BOB GARFIELD: In this month's Esquire Magazine writer Tom Junod offers a long, colorful profile of rock icon Michael Stipe. It's filled with astonishing anecdotes and utterances, some of which are utterly untrue. Readers are directed to Esquire's web site to separate the factual wheat from the fictional chaff. Joining us now to discuss this odd experiment is Esquire's editor, David Granger. David, welcome to OTM.
DAVID GRANGER: Hi. Thanks.
BOB GARFIELD: All right. Long piece in this month's issue about Michael Stipe, the lead singer of R.E.M. Only as the subhead declares, half of the story by Tom Junod is made up! Why?
DAVID GRANGER: First on the most basic level, that's what it required for Tom to be able to write it after he'd spent quite a bit of time with Michael, he decided that the story he could naturally write would be another sort of celebrity piece in which the writer kind of whines that he didn't get enough access or whines that he didn't like the person and the last thing Tom wanted to write was another process piece. And so he just started writing. As it happened, a lot of what he was writing --Mmmmm-- didn't actually happen.
BOB GARFIELD: There's a story in the story about a five hour schlep to the Hoover Dam in two limousines. [BOTH SPEAK AT ONCE]
DAVID GRANGER: Yeah.
BOB GARFIELD: Was that true?
DAVID GRANGER: That part was not true.
BOB GARFIELD:There was this anecdote about Michael Stipe when he was 14 years old and a boy scout being lost in the woods and being so traumatized that he grew actually to heat trees. Is that one true?
DAVID GRANGER: That one is absolutely true.
BOB GARFIELD: This is not the first time that Esquire has played with the genre of celebrity profiles. A few years ago, magazine ran a Martha Sherrill [sp?] piece about the movie starlet Allegra Coleman [sp?] who made for a very colorful interview but who didn't actually exist.
DAVID GRANGER: I wasn't the editor of the magazine at that point, but I think that was a farce or a, a -you know - parody intended to make a point about celebrity, but this -- I don't even know if Tom was trying to re-define the personality profile. I, I think he truly wanted to write a compelling piece of magazine entertainment.
BOB GARFIELD:Does Esquire suspect that Michael Stipe cultivated his Michael Stipe-ness and needed to be exposed somehow as a hypocrite or a fraud?
DAVID GRANGER: That, that wasn't any part of our intention going into the story.
BOB GARFIELD: Well then why victimize him, of all people?! I mean he hasn't really danced the dance. [LAUGHTER] If he hasn't been a part of the falsity of the genre, why use him to flay the genre?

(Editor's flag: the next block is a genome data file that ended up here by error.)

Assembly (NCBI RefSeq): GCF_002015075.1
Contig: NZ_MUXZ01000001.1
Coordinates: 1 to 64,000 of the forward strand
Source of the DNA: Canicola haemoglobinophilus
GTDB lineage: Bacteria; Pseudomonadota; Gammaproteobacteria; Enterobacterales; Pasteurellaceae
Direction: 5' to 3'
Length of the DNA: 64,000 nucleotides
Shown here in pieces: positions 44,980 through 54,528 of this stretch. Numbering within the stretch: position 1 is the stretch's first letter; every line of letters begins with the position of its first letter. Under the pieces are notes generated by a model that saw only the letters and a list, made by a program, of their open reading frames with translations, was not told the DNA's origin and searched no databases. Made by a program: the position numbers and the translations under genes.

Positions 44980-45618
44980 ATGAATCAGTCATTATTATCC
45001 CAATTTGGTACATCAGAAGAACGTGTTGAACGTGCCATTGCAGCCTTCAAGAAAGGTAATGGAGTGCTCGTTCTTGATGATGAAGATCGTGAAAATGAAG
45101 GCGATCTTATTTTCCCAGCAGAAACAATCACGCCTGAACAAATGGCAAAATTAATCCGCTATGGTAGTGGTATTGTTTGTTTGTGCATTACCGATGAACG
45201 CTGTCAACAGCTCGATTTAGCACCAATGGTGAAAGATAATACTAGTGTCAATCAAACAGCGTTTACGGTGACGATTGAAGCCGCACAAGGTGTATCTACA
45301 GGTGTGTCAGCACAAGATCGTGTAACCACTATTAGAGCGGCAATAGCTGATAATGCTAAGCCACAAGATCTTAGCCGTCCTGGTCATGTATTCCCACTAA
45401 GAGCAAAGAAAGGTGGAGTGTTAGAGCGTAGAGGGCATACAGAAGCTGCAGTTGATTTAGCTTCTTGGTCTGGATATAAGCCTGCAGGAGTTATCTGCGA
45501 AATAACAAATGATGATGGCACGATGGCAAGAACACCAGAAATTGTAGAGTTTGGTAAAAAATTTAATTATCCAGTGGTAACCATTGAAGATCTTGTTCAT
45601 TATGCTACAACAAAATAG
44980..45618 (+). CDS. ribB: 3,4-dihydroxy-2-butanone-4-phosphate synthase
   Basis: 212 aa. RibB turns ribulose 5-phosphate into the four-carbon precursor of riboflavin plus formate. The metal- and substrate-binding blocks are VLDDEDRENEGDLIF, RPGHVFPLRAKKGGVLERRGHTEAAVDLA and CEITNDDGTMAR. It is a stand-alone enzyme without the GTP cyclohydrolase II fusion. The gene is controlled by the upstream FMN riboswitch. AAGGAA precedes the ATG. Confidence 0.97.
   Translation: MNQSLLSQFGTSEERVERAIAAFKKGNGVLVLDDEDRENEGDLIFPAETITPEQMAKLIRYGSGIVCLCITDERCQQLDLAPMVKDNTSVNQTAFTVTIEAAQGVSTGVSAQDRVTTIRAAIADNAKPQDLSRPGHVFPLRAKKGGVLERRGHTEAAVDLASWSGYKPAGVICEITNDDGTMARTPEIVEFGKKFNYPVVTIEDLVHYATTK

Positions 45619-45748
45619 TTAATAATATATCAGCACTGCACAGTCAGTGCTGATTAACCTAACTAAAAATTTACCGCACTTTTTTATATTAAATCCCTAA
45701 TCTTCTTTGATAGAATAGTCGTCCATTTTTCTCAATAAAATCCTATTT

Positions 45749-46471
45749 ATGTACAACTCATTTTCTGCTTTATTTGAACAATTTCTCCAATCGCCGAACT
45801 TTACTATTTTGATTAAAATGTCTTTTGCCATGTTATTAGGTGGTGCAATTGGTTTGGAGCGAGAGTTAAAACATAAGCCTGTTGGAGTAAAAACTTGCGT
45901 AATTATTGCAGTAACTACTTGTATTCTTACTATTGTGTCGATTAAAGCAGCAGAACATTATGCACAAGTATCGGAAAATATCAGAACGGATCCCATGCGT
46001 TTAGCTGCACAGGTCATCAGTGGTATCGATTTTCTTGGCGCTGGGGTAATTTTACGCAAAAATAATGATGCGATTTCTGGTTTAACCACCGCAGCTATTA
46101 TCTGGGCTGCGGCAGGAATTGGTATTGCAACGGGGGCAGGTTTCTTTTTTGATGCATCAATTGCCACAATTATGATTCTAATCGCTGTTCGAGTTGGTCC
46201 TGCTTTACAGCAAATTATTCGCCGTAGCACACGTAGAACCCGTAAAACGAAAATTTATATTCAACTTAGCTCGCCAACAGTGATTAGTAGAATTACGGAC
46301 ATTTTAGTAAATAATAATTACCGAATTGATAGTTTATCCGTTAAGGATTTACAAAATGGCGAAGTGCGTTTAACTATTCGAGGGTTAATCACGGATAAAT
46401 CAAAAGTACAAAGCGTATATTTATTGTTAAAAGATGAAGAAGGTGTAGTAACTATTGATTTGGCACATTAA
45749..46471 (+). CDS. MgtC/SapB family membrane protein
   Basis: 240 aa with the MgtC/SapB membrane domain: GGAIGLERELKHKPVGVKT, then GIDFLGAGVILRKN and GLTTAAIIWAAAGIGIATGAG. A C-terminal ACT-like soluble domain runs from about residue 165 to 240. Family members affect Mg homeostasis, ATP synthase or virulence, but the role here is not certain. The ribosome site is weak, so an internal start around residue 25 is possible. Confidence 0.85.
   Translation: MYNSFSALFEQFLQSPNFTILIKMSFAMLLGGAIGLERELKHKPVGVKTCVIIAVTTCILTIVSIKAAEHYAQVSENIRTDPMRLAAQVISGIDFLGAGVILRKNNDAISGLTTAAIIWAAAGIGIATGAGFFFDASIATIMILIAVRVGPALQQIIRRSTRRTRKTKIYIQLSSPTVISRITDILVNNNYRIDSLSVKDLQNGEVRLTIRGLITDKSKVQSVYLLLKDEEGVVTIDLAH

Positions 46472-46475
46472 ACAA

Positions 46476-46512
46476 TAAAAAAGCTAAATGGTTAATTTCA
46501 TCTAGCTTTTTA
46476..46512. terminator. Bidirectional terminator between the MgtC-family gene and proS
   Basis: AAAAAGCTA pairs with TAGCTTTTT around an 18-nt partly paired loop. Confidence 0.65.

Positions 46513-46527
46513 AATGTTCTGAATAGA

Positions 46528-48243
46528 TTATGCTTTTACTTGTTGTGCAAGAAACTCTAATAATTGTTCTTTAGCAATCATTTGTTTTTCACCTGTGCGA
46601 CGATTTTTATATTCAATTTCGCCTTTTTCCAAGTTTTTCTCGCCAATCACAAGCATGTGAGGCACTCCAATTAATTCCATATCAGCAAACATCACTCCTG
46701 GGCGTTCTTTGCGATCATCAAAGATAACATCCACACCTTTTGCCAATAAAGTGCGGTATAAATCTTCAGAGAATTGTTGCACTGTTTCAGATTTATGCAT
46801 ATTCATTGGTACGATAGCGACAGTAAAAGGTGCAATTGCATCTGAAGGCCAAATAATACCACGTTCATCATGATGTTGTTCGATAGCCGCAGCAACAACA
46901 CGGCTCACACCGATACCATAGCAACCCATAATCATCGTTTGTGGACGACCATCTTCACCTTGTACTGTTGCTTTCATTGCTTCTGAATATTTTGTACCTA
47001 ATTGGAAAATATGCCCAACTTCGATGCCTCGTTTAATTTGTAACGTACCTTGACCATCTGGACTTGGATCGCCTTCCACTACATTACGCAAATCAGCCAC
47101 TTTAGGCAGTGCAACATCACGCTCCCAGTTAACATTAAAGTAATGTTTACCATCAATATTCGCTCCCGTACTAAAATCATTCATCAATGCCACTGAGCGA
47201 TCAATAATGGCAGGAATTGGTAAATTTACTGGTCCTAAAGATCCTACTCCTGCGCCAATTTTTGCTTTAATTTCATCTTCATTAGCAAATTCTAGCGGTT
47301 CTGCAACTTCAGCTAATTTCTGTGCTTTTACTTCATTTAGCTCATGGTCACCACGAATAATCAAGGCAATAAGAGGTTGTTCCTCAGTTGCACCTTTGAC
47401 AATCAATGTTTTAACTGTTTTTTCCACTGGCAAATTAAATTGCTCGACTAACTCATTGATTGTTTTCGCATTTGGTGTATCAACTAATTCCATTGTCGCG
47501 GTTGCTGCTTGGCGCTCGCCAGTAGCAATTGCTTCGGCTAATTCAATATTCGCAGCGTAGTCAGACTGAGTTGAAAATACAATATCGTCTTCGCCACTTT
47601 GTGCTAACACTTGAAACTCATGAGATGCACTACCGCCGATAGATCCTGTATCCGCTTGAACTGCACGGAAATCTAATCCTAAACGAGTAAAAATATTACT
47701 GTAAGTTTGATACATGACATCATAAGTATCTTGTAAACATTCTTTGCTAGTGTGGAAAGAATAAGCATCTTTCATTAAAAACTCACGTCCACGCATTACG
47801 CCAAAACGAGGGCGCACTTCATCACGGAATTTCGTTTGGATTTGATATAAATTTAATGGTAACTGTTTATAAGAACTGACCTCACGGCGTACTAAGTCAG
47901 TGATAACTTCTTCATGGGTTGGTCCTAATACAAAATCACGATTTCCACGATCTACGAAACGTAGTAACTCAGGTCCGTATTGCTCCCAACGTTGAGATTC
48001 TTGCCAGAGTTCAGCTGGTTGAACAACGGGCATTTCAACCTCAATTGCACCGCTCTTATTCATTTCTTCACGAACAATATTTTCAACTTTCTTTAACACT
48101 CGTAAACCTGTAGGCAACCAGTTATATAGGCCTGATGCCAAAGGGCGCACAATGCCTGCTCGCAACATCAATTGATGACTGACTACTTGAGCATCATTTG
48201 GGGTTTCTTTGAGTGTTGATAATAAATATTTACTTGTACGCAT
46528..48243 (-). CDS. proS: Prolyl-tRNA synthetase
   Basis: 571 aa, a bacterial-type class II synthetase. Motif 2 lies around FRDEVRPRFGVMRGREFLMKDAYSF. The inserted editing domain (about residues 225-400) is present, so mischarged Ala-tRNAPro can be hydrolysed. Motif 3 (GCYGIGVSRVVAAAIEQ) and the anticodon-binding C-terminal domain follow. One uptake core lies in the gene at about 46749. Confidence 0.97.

DAVID GRANGER: I'm not sure that we victimized Michael Stipe in any way. I mean we, we did reveal him through - in the parts of the piece that actually happened a--as Michael Stipe as he is, and probably elevated him in some ways in, in the fictional parts of the piece.
BOB GARFIELD: Esquire's a monthly. How often do you run a celebrity profile.
DAVID GRANGER: I would say we run one every month.
BOB GARFIELD: And at least twice now you have done pieces that in one way or another confront the falsity of the genre.
DAVID GRANGER: Right.
BOB GARFIELD:Could I possibly suggest that that might be a little hypocritical? Now you know you're sort of a serial peddler of celebrity fluff and now you're f-- all of a sudden appalled by celebrity fluff.
DAVID GRANGER: I think that is the kind of balancing act that one makes as a magazine editor. I'm reluctant to eschew entirely the celebrity profile, but every once in a while it yields a great nugget.
BOB GARFIELD: And if it doesn't yield a great nugget, why you simply invent a few.
DAVID GRANGER: Well not on a regular basis and probably never again.
BOB GARFIELD:Forgive me -- I'm about to get a little prosecutorial here, but you, you mentioned the tree story. Michael Stipe as a 14 year old lost in the woods.
DAVID GRANGER: Uh-huh.
BOB GARFIELD: You said it's true. How do we know it's true?
DAVID GRANGER: Because in addition to the story in the magazine, we did provide the service of running an annotated version of the story in which we made it absolutely clear, you know, which of the elements of the story were fiction and which were sourced.
BOB GARFIELD:But do you think as a - as a matter of journalistic principle you should be forcing the reader g-- to go on a scavenger hunt for the truth?
DAVID GRANGER: Hmmm. Yeah-- yeah! We probably should. I mean you know-- I think we did everything we could to explain that we were engaging in an experiment in magazine journalism. I think that's -- in a lot of ways that is exactly what a magazine should do if one wants to produce a lively magazine that continues to grow and change and interest people and thrill people.
BOB GARFIELD: David how did you fact-check this piece?
DAVID GRANGER:It's pretty simple. I mean you know Tom provided a, a draft of the story to us. He worked with our fact-checking department; told them, you know, what parts of the piece were factual and what - those that were fictional, and even in the fictional segments as we do with all our fiction, we checked any facts, all of the things that were asserted to be facts in the story [LAUGHTER] were--
BOB GARFIELD: Cause see the last thing you want is fact errors in your fabrications.
DAVID GRANGER: You know like I say, we fact-check our fiction as well.
BOB GARFIELD: All right, well listen thanks again for joining us.
DAVID GRANGER: Okay.
BOB GARFIELD: David Granger is the editor of Esquire Magazine.